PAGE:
This pilot brings a whole new meaning to "stick the landing."
Just after taking off from the carrier in early June, U.S. Marine Corps Capt. William Mahoney, attached to Marine Medium Tiltrotor Squadron 263, had to get creative with an emergency landing.
"It was a normal flight day, we were going out to re-punch currency for landing on the ship in the evening," Mahoney said in a video posted on YouTube. But as soon as he left the deck, the jet indicated a problem.
"As I was climbing away from the deck and put the gear up and realized that I had a gear malfunction, so I immediately pulled the power back and slowed the aircraft down so I wouldn't overspeed the landing gear," he said.
Mahoney didn't know whether his gear was up or down. He had to rely on his shipmates to tell him what was happening, and to figure out the solution. Eventually, they brought out a make-shift stool.
"Eventually, Major Murphy came over the radio and told me that the ship had this amazing invention, basically a stool, that was built specifically for this reason" he said.
But Mahoney never even saw the stool before he managed to land the roughly $35 million jet right on point.
"That pilot did a fantastic job flying the jet under an incredible amount of pressure, and frankly other pilots have died in similar situations," retired Marine Corps. Lt. Col. Art Nalls, who has flown the AV-8 A and B variants for more than 20 years, told TheBlaze.
Nalls pointed out there is no mention in the video of the emergency system that blasts the landing gear into position with 3,000 pounds per square inch of nitrogen.
"The landing gear is actuated by a hydraulic cylinder, one cylinder on each gear and you put hydraulic fluid into the actuator and that causes the gear to come down -- that process is reversed for raising the gear," Nalls said. "The emergency system is a standalone system that uses compressed nitrogen, stored in something that looks like a scuba bottle, and its actuated by opening a valve that allows that pressure to go into the same hydraulic lines and same actuator used for a regular landing."
Nalls explained why the crew may not have been able to use that backup system.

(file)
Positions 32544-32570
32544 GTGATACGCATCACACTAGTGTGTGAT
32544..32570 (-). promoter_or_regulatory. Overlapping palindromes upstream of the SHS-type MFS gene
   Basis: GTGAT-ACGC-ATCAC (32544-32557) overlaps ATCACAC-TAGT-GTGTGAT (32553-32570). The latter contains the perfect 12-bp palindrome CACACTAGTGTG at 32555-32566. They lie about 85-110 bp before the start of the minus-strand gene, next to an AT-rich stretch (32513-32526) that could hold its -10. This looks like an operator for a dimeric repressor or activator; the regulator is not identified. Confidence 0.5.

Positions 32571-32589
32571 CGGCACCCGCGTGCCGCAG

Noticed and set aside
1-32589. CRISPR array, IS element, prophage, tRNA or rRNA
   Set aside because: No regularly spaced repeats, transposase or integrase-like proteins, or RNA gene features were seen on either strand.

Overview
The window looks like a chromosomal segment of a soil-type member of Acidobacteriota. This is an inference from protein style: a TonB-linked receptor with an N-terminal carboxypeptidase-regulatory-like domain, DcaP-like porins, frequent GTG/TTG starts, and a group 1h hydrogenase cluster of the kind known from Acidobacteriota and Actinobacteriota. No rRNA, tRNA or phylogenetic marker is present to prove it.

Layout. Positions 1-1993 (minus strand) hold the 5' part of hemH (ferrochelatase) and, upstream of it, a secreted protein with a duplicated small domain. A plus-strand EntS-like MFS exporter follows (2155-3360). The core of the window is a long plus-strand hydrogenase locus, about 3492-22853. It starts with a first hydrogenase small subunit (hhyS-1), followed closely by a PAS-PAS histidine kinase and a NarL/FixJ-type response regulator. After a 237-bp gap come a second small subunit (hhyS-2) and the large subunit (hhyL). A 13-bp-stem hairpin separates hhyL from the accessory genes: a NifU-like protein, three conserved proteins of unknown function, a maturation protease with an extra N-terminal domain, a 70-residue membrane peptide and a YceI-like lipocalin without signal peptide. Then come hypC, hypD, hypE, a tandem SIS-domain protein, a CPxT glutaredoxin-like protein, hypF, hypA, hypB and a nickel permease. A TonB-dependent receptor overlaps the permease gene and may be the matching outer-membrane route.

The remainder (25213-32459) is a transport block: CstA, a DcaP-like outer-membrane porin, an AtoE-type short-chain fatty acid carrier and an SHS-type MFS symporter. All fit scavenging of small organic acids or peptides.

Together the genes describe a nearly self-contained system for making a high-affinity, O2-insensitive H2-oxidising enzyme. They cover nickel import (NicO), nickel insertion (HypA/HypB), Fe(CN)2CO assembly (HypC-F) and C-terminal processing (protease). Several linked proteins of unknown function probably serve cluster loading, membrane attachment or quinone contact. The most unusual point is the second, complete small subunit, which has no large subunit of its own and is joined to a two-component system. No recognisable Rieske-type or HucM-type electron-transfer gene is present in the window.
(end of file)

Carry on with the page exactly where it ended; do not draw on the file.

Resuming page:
"For example, if you had a mechanical failure -- if a bolt came loose or if you had combat damage -- that would physically prevent the gear from lowering, the emergency system isn't going to do anything, it would just throw all the excess fluid over the side of the airplane," he said.
Another Marine Corps veteran, Lt. Col. Paul Geddes, an F-16 pilot with the Air National Guard 113th Wing, flew AV-8Bs in the deployed environment when he was a captain.
"Landing that plane safely is a testament to [Mahoney's] demeanor and skill as a pilot," Geddes said. "Being able to put the plane on centerline -- it looked like he had done that dozens of times -- but in fact none of us are trained to do that."
Col. Geddes said he doubts many pilots even know that kind of special stool exists, but it may have been created after this incident in 2006. Another Harrier experienced a nose gear malfunction, but according to Internet lore, the commanding officer told the pilot to put the aircraft down on...mattresses.
"What a major cluster, that was wrong on so many levels," Col. Nalls said, "I had heard of that incident before, but I can't tell you what happened there."
TheBlaze contacted Marine Corps Air Station Cherry Point to confirm it was, in fact, a TAV-8B assigned to VMAT-203 that attempted the ill-fated "soft" nose landing. A spokesman for the base said it was "difficult to track down" the info, but did eventually confirm "the mattress landing did occur here."
So the Marine who developed that stool deserves a raise.
"It's almost impossible to second guess decision making in these situations, but the bottom line is, the best part about (Mahoney's landing) is that the pilot walked away and the plane will likely fly again," Col. Nalls said. "Nothing succeeds like success."